The Uptown apartment originally had two bedrooms, a living room, a bathroom and a kitchen – a layout that closed off each space from the others.
Kostelov intended to open up the home and create rooms that could serve multiple functions.
“The main aim of the project is a concept of effortless transformation,” said the architect. “For example, a living room can easily be transformed into a dining room, while a working studio turns into a guest bedroom in no time.”
To make the apartment adaptable, the designer used wood panels to elevate the floor, build out the walls and lower the ceiling in the middle of the property.
This central volume acts as a studio/bedroom, and also holds various items of furniture within its floor and walls, which pull out into this space and the surrounding rooms.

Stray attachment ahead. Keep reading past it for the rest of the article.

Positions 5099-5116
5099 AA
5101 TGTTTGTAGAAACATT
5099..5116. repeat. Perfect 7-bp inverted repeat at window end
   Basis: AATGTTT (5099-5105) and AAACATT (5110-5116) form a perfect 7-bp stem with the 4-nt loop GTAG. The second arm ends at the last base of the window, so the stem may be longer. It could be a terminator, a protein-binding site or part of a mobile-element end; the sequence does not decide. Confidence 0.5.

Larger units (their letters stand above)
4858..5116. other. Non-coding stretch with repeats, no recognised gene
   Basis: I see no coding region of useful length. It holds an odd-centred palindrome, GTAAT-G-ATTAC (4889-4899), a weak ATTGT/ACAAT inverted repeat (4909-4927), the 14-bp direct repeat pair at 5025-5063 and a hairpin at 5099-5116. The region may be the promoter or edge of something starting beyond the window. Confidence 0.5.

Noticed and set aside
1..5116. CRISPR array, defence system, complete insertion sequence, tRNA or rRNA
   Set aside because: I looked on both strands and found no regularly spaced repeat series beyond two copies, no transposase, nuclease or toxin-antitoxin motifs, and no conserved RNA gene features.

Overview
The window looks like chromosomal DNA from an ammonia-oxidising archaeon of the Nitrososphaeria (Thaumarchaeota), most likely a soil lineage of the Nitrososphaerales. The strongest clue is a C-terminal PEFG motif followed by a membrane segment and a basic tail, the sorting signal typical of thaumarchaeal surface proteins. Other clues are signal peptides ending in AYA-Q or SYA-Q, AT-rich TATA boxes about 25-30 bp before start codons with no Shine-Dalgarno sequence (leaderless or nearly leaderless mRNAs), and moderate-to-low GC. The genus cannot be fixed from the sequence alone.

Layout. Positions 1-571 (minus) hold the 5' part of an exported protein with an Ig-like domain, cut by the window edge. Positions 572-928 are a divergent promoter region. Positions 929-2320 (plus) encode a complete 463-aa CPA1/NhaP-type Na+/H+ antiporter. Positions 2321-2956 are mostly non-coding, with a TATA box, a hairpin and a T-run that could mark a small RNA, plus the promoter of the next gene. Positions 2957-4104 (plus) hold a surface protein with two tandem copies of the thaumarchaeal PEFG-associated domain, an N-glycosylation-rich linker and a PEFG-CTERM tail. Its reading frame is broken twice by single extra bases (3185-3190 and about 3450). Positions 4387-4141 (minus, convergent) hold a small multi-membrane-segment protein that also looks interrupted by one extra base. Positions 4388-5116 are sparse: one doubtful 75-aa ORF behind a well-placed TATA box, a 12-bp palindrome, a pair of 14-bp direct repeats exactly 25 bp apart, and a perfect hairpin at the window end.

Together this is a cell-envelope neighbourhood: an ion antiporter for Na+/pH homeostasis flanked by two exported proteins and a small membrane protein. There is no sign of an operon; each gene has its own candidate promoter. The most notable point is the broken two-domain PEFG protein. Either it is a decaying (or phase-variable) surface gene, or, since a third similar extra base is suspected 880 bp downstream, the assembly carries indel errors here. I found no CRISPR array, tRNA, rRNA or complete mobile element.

A bed slides out into the bedroom, while a table and two benches on wheels draw out to just over two metres in length into the living room.
Storage spaces in the walls also hide the services for the kitchen on the other side of the studio.
The narrow kitchen faces a brick wall across a tiled corridor, where wooden shelves fold out to form a breakfast table or extra counter space when necessary. The bathroom, the master bedroom and an additional third bedroom are also accessed off the entry corridor.
Fold-out furniture has been used by many designers to maximise space in small apartments. Other examples include a 1970s flat in Florence that transforms from a home to a workspace, and a tiny single-storey house in north London with adjustable plywood furniture.
At the New York apartment, Kostelov also changed the layout of the rooms to provide brighter living spaces and to buffer sleeping areas from the busy street.
“The main bedroom was relocated to the west side, so that street noise would not bother the sleeping tenants,” he said. “As a result, the living room facing the main street gets more daylight and better natural ventilation.”
Other renovated American homes include a 1960’s house in Los Angeles and a Brooklyn residence featuring light wells carved into its original structure.
Architect: Peter Kostelov
Architect of record: Jaeyong Jang